A cenote is a natural phenomenon, a sinkhole in the Earth’s surface. The Yucatan Peninsula in Mexico has an estimated 7,000 cenotes because it is primarily made up of porous limestone. For millions of years, rainfall slowly ate away at the limestone and a huge system of underground caves and caverns was formed. Many filled with water from rain or from the underground water table. When the roof of a water filled cave collapses, a cenote is born. The water found in a cenote may be fresh water, salt water, or both. Structurally it may be completely open, like a lake, almost completely closed with just a small opening at the top, or somewhere in between.
The Mayan Connection
Cenote comes from the Mayan word “dzonot” or “ts’onot” which means sacred well. Cenotes were the main source of fresh water for the ancient Mayan civilization. Mayans believed the cenotes contained curative elements and considered many of them to be sacred. They also believed cenotes to be portals to the underworld and a way to communicate with the gods. The Sacred Cenote (Cenote Sagrado) at Chichen Itza was used to perform human sacrifices!
Some of these beautiful natural sinkholes are open to the public. Here are the best cenotes to visit in the Yucatan Peninsula state of Quintana Roo. They are all located relatively close to Cancun and Playa del Carmen.
Called the “Sacred Blue Cenote”, Ik-Kil is a crystal clear, round, well-type cenote. Located on the highway between Chichen Itza (it’s only a couple of miles away from the archeological site) and Valladolid, this cenote is about 130 feet deep! It is about 85 feet from the surface so you will need to walk down a wooden stairway to reach it. Ik-Kil is more popular with swimmers and snorkelers than divers. There is a restaurant and small palapa homes for overnight stays. Look for the waterfalls and the lush green vegetation hanging all the way down to the water!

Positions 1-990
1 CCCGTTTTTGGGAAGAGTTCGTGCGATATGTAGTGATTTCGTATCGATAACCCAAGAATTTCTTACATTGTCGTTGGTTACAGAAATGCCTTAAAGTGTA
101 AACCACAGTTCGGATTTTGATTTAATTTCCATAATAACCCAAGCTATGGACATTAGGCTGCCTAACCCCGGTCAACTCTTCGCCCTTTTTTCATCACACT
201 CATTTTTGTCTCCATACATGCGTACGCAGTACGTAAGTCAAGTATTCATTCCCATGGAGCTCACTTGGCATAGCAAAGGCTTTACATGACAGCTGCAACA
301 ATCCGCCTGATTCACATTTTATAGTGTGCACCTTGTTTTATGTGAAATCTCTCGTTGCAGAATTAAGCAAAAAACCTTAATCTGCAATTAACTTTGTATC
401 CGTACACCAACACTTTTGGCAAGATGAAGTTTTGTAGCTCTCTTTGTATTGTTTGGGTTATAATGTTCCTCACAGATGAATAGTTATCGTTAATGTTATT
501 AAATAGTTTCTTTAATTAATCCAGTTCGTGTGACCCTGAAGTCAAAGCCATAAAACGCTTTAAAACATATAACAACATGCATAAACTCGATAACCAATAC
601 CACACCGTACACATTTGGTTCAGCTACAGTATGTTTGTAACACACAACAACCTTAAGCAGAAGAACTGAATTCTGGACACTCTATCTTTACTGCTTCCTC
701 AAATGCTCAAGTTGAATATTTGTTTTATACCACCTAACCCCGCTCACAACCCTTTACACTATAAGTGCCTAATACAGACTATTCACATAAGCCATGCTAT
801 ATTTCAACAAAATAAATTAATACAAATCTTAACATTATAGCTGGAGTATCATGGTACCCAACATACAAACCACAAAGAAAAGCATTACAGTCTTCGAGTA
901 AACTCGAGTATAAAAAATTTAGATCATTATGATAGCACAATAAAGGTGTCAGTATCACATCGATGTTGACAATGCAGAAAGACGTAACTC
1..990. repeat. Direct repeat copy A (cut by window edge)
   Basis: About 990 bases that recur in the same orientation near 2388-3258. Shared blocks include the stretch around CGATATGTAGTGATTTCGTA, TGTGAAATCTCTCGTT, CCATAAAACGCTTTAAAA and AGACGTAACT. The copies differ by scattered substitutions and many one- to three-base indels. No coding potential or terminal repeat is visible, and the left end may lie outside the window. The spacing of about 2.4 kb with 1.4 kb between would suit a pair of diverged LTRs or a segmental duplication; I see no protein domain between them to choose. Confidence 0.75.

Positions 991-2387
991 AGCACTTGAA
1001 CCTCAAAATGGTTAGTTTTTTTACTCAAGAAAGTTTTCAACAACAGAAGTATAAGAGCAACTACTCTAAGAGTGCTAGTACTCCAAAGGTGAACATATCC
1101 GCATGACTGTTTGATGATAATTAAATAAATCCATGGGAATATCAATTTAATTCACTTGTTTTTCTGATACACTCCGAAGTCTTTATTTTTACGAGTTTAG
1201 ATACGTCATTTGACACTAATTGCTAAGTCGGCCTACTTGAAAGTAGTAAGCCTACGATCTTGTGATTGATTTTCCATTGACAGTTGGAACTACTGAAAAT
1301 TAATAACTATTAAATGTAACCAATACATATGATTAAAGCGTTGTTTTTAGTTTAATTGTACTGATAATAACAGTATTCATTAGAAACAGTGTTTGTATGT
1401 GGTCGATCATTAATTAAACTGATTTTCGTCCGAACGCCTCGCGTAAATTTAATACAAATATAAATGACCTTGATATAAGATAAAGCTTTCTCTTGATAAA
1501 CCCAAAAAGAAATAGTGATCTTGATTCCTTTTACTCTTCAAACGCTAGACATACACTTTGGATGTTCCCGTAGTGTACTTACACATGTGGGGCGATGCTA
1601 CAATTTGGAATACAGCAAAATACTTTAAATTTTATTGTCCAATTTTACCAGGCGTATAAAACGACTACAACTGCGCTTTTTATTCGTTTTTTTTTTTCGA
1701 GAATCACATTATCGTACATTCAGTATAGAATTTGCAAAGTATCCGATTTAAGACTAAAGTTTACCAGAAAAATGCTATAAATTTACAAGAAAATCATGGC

Cenote Ik Kil is located 3 km from the archaeological site of Chichen Itza.
2. Dos Ojos
Cenote Dos Ojos or “two eyes” is located a little over 9 miles south of Tulum on highway 307 on the right. This cenote was named Dos Ojos because it is actually two circular cenotes. There are areas for swimmers, snorkelers and scuba divers. This is a world famous cenote and there is a large cave system below where divers can explore almost 500 meters of the underwater world in the immediate area. IMAX filmed part of their film “Journey into Amazing Caves” here. There are bathroom facilities and snacks available. Look for the “Bat Cave”!
Cenote Dos Ojos is located about 15 minutes north of Tulum off Highway 307.
3. Gran Cenote (Sac Aktun)
This cenote lives up to its name (gran = grand or large) and is a must see. Located just outside of Tulum, it is easy to find. Take a right off of highway 307 at the second stop light in Tulum. After traveling almost 2 miles you will see a sign for the cenote on your right. There are changing and bathroom facilities and a restaurant. There are areas for swimmers, snorkelers and scuba divers. Look for the fish and turtles and be careful not to hit your head on the impressive stalactites! Many people say this is their very favorite cenote.
Gran Cenote is located 3.5 km from downtown Tulum on the road to Coba.
Mexicans, expats and tourists all love to visit the beautiful cenotes of the Mexican Caribbean. They may spend the day swimming, snorkeling, diving, sunbathing or simply relaxing. Visit a cenote and you may even connect with the ancient Mayan civilization.
Book our Chichen Itza Mayan Ruins Tour.
Book our Cancun All-Inclusive + Chichen Itza Tour.
Have you been to a cenote? Which one was your favorite? Any tips? Share your thoughts in the comments below.
About the Author
Kristin Busse is currently a travel writer but has worked in many different industries. She lives in Cancun, Mexico and plans to use her diverse experiences to write about the Yucatan Peninsula from her unique perspective.